Despite tax cuts, petrol still hovers over Rs 100/litre in Karnataka | Bengaluru News – Times of India
As per the state government’s notification on Thursday, petrol price has reduced from Rs 114 on November 3 to Rs 101 (reduction of Rs 13.30) while diesel price has reduced from Rs 104 on November 3 to Rs 85 (reduction of Rs 19.40).
Karnataka chief minister Basavaraj Bommai on Wednesday, while announcing reduction in prices of both fuels by Rs 7 more, said the prices of petrol and diesel will be Rs 95.50 and Rs 81.50 per litre in Karnataka.
This was because prices were calculated on the old base price which is linked to fluctuating crude oil prices in the international market as well as the dollar rate fluctuation.
“The difference is because the break-up calculated yesterday (Wednesday) was on the base price on October 20 as oil market companies had not given the latest figures. In the past 13 days, there was an upward revision – Rs 4.39 on petrol and Rs 4.09 on diesel – in base prices. Petrol base price increased by 40paise yesterday,” said a finance department official.
Tax cut to boost consumption, revive economy, says FKCCI
On Wednesday, the Centre reduced duty by Rs 5 and Rs 10 respectively on petrol and diesel while the state on Thursday notified a reduction of Karnataka Sales Tax (KST) to 25.92% from 35% earlier on petrol and 14.34% from 24% on diesel.
Bommai in Hubballi said the government had been contemplating reducing prices ever since fuel prices crossed the Rs 100 mark and it may cause an estimated loss of Rs 2,100 crore to the state’s exchequer. The bigger concern is that sales tax will continue to increase with increase of base prices since sales tax structure is ad valorem tax (imposed on monetary value of product) unlike central excise duty, which is constant irrespective of fluctuation of base price. “Since upward trend of crude oil prices is expected to continue, base prices will increase, and retail prices will correspondingly increase. At this rate, the effect of KST reduction is expected to be neutralised in 20 days,” said KM Basave Gowda, president, Akhila Karnataka Petroleum Dealers Association. M Govid Rao, economist and former director of National Institute of Public Finance and Policy, said: “Specific rates of state sales tax on the lines of central excise duty seems to be the solution. States have to agree and the Centre must build consensus.”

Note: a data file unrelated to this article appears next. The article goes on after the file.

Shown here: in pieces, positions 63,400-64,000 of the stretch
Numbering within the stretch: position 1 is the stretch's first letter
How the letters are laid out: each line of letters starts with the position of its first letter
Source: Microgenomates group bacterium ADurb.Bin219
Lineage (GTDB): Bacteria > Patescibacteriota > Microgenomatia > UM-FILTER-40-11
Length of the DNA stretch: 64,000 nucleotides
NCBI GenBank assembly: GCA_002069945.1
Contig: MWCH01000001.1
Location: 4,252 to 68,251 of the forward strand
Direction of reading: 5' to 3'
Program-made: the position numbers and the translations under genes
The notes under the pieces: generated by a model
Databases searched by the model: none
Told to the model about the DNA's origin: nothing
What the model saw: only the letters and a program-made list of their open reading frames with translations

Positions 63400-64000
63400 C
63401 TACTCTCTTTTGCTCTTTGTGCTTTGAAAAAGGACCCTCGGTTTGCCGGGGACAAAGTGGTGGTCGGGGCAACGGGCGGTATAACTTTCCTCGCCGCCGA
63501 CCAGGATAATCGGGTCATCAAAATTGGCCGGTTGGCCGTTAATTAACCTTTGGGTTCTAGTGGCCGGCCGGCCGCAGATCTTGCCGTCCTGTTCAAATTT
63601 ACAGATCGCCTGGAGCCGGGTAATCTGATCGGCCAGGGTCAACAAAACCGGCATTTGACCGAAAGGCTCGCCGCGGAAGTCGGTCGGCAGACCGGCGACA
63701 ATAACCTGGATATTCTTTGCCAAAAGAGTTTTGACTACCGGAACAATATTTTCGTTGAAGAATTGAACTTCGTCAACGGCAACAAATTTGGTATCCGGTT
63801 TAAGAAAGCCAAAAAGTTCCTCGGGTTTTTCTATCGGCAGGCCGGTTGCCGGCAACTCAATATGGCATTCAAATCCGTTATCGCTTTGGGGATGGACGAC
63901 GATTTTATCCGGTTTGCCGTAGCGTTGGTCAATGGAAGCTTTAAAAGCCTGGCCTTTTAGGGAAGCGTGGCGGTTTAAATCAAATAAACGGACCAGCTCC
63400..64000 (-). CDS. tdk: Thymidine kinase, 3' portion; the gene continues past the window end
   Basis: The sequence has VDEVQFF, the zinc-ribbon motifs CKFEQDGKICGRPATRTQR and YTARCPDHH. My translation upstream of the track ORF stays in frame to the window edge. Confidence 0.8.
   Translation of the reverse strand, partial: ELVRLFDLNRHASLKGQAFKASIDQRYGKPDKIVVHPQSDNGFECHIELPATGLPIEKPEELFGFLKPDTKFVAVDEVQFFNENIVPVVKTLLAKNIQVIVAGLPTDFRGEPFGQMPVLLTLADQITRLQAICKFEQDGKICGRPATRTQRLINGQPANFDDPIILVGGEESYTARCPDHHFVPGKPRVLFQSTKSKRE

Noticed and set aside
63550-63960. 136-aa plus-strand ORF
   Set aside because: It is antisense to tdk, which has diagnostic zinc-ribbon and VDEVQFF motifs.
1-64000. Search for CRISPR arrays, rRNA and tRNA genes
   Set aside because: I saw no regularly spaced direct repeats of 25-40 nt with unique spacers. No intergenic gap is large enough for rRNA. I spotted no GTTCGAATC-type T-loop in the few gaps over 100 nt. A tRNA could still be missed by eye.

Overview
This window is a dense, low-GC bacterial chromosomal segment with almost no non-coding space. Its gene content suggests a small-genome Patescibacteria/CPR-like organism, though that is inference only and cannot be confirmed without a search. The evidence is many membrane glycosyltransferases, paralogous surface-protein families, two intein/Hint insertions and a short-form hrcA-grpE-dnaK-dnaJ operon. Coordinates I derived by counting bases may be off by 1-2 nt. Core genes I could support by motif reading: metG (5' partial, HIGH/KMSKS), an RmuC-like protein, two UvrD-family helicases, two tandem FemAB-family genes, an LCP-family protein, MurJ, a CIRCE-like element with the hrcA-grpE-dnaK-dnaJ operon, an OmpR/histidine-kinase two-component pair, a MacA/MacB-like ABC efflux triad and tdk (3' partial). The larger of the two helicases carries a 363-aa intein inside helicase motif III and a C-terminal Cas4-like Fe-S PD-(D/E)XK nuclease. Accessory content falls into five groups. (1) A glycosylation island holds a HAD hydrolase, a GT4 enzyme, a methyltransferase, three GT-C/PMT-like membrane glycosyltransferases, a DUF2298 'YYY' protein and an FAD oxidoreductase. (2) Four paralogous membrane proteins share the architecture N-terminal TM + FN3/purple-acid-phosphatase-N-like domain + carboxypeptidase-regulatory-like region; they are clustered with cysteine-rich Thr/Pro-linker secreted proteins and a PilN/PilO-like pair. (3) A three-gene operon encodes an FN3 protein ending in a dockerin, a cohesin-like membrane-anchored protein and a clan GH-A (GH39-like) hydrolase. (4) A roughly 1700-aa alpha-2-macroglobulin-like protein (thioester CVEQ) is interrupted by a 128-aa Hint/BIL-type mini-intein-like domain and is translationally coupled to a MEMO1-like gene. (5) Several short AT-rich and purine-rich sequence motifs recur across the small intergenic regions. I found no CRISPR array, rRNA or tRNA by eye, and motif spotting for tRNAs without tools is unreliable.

“There’s merit in the argument that KST should be made a constant after due deliberation at the ministerial level,” said commercial taxes commissioner C Shikha.
“The tax reduction by both Centre and state has given much-needed relief. It may boost consumption and help revive the economy after the Covid-induced lull,”said BT Manohar, state taxation chairman, FKCCI.